Originally appeared in InsideCounsel on July 30, 2014.
The US Department of Justice’s Antitrust Division is prosecuting criminal antitrust violations with unprecedented vigor and success. Nine months into its current fiscal year, it has imposed over $1 billion in criminal fines and has already surpassed all historic full-year totals except FY 2012. In light of this, many companies have moved to reevaluate and fortify their antitrust compliance programs.
The Antitrust Division’s high level of activity is largely due to its wide-ranging investigation into the international auto parts industry. It is the largest criminal investigation that the Antitrust Division has ever pursued. Since the first auto parts plea agreements were announced in 2011, 27 companies have agreed to plead guilty and pay over $2.3 billion in criminal fines. Thirty-six executives have been charged with criminal violations, 25 of whom have pled guilty; 22 have been sentenced to serve time in US prisons.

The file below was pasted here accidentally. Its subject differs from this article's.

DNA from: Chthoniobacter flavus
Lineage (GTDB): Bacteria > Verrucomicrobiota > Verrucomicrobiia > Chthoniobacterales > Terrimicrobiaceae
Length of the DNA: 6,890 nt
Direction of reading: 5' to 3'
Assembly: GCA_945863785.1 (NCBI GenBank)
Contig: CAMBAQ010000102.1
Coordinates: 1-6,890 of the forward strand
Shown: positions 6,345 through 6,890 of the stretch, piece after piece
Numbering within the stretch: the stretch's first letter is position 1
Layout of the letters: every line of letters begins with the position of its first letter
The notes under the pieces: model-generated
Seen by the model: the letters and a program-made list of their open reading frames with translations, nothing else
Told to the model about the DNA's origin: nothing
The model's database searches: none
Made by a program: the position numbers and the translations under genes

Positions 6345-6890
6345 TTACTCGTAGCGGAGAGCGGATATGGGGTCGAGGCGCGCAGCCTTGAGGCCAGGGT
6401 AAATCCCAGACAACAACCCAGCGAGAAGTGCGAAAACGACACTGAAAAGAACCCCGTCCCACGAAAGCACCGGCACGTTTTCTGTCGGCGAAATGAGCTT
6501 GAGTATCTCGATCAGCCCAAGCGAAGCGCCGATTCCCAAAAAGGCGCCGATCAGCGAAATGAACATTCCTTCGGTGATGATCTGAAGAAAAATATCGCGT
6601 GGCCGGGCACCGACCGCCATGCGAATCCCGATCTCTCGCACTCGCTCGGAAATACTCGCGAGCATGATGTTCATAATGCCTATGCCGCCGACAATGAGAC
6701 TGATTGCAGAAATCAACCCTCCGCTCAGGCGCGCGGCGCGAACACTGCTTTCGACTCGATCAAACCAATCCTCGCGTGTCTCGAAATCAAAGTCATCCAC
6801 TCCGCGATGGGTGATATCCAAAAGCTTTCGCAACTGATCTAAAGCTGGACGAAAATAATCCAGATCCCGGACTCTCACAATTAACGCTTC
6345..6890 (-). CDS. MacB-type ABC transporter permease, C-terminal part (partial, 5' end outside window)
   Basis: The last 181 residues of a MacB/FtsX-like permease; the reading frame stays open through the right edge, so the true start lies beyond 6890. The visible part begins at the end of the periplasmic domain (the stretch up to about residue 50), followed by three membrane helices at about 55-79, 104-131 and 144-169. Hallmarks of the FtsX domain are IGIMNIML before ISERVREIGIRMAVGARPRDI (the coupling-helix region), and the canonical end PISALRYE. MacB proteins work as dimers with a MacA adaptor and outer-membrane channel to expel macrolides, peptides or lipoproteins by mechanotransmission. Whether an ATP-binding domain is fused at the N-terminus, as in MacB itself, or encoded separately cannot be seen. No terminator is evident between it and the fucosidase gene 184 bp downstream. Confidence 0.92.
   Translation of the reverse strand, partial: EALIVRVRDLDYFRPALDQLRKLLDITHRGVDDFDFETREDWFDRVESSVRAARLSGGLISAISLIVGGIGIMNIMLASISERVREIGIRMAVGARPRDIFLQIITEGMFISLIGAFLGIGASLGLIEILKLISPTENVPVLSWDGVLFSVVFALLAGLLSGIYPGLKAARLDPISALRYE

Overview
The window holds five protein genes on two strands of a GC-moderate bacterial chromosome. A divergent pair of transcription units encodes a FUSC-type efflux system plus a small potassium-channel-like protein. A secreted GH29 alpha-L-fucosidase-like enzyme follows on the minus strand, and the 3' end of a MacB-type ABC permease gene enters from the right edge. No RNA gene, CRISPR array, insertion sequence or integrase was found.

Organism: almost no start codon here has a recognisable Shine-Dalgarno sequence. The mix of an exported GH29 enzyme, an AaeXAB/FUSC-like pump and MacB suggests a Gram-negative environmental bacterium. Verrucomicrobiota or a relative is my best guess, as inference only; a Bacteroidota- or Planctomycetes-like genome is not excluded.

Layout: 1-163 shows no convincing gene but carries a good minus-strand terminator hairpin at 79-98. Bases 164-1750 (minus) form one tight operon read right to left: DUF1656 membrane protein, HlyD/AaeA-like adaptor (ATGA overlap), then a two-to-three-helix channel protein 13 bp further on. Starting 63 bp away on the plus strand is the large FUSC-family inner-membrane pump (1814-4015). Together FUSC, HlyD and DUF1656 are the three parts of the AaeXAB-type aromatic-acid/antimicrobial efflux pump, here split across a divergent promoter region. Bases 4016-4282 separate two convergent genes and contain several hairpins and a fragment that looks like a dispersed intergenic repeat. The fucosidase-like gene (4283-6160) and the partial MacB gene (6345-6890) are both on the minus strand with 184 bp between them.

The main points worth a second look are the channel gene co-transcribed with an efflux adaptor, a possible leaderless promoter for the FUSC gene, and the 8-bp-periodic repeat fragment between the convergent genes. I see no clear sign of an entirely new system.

These remarkable results are a testament to the effectiveness of the Antitrust Division’s amnesty program, which offers first-in-the-door whistleblowers immunity from criminal prosecution and de-trebling of civil damages. The auto parts investigation apparently began with an amnesty application for wire harnesses. Some of the companies under investigation quickly discovered that they had also participated in cartels in other automotive parts, and sought amnesty. Plea agreements indicate that the auto parts investigation has expanded to include, among other things, starter motors, alternators, air flow meters, valve timing control devices, fuel injection systems, ignition coils, windshield washer and wiper systems, power window motors, radiators, air conditioning systems, seat belts, air bags, bearings, electric powered steering assemblies, and anti-vibration rubber products—nearly 40 products in all.